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Too Cool for School? HII’s Quest to Find Out Which Stores Will Close Their Doors

July 24, 2012

Any New Yorker walking down Broadway between Canal and Prince during the summer months will feel the gusts of frigid air conditioning blasting out of open shop doors.  While admittedly, the cool air feels nice (especially during the most recent heat wave), it is not only a huge drain on electricity bills for stores (they can save 25 % on their Con Edison bill if they keep the doors shut — that’s roughly $1,000 in just one summer!), they can also reduce theirCO2 emissions by up to one ton in a single summer and decrease air pollution.  Not to mention that it is illegal for businesses that are more than 4,000 square feet to leave shop doors open with the air conditioning on.

 

This prompted the Human Impacts Institute (HII) to ask, “Is there a single business that actually keeps its doors closed?”  In search of an answer, as well as propelled by the goal of inspiring action, HII hit the pavement on a recent July evening.  Most of the shopkeepers with whom we spoke, however, were not impressed with our reasoning.  Their answers to why they feel the need to “cool the streets” ran the gamut (some were even downright strange), but they were all unified by a single theme: money.  “We’ll lose customers because they’ll think the store is closed when the doors are closed,” one store manger explained.  Many echoed this sentiment.  One owner said that customers didn’t want to exert the effort to push the door open.  This last one in particular perplexed us.  HII suggested they put up a sign saying, “We’re open!  Come on in and cool off!”  Some of the staff considered this.  But still, many did not want to budge on the issue, for fear of losing potential buyers — or were not in a position to make such a call.  “You need to speak with corporate,” we were told repeatedly.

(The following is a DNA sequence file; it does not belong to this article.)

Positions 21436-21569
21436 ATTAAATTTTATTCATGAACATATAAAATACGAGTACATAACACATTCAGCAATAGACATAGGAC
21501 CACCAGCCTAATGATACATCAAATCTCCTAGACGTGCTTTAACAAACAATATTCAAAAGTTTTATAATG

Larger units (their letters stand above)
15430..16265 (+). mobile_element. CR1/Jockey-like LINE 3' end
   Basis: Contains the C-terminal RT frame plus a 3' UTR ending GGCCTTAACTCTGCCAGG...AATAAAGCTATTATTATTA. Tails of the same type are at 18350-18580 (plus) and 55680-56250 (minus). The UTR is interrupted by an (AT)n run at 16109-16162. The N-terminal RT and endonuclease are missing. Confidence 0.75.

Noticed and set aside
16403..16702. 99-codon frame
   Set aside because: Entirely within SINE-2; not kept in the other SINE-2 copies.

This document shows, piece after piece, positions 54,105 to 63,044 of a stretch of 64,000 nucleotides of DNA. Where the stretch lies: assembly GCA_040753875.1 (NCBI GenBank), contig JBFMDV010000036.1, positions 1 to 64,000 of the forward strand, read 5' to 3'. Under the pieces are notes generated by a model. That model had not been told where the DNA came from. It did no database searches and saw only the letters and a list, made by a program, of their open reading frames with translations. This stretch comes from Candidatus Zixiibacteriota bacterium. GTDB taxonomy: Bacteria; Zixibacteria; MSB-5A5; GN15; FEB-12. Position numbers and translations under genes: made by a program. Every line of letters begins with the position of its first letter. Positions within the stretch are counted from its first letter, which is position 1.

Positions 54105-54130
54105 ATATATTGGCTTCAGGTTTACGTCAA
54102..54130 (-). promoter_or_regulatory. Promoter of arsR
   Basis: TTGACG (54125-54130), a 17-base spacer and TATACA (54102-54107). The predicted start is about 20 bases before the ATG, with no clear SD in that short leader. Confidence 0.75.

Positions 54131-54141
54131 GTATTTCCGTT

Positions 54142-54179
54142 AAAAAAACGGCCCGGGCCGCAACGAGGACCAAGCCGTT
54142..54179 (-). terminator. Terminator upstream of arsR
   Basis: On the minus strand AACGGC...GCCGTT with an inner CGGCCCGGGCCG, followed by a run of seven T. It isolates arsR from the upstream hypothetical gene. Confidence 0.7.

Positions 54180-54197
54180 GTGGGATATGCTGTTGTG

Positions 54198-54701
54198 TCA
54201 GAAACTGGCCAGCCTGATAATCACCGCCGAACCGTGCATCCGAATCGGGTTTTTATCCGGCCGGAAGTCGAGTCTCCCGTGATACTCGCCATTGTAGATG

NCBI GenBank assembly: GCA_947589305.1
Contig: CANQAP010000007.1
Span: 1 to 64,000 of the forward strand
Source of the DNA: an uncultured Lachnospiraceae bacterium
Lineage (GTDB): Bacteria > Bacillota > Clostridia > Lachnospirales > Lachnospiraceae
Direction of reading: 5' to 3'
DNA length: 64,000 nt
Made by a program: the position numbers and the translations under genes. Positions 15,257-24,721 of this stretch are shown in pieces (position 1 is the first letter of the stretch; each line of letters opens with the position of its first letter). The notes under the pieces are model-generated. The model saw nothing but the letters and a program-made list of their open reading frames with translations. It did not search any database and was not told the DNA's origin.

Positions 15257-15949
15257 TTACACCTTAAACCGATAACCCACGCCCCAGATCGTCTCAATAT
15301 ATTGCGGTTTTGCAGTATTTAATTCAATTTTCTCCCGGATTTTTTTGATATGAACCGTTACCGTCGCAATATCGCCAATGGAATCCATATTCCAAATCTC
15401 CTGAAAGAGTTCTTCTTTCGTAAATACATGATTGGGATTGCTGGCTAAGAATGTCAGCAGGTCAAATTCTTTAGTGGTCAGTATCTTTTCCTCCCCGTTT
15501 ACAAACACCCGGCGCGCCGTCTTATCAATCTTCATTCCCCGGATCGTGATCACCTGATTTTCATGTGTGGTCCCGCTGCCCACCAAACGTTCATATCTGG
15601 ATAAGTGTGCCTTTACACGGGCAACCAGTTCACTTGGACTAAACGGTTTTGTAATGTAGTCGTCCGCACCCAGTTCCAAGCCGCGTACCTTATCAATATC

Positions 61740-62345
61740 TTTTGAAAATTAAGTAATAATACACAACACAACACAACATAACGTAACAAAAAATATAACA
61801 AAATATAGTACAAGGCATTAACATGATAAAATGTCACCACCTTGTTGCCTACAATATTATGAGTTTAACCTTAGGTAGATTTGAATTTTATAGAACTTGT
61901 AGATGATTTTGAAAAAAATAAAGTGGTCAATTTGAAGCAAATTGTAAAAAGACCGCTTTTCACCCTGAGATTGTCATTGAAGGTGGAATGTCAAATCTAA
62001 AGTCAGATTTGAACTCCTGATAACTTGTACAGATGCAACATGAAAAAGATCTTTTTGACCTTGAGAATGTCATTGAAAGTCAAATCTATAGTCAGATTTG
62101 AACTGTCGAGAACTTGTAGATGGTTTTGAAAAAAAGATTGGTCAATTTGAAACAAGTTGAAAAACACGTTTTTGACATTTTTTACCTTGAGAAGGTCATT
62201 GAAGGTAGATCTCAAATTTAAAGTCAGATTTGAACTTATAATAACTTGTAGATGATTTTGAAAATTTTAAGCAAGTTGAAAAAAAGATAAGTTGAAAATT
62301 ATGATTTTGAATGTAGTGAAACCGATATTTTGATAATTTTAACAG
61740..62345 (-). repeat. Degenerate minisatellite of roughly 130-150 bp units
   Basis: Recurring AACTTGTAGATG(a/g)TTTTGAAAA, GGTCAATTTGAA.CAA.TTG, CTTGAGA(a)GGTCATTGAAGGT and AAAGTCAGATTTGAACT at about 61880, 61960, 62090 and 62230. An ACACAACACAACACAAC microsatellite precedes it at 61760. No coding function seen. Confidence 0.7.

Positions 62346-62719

After a couple blocks of conversations with the people who worked in the stores, a pattern emerged – what HII realized was that it was more an issue of overcoming a mindset that had taken root and solidified among the individuals who ran these businesses; once one store left their doors open, others followed suit, feeling that they had to “keep up” with the competition.  We explained that one brave, intrepid soul needed to step forward and take a stand.  A few did.  We were pleased with this outcome for our first day of outreach (and in only one hour!).  We’re eager to sign up more “Cool Businesses” in Soho and beyond

 

Cool Biz is part of the larger HII pilot program, Ecopreneurs, whose aim is to incetivize local businesses to partake in more sustainable practices, such as installing bike racks and adopting the trees in front of their stores.  (To date, HII has signed up twelve local businesses to adopt trees, in partnership with MillionTreesNYC!)

 

Look for shout-outs to the pledged stores coming up on HII’s website, facebook andtwitter!

 

By Julia Goldstein, Human Impacts Institute, NGO Management Intern, 2012

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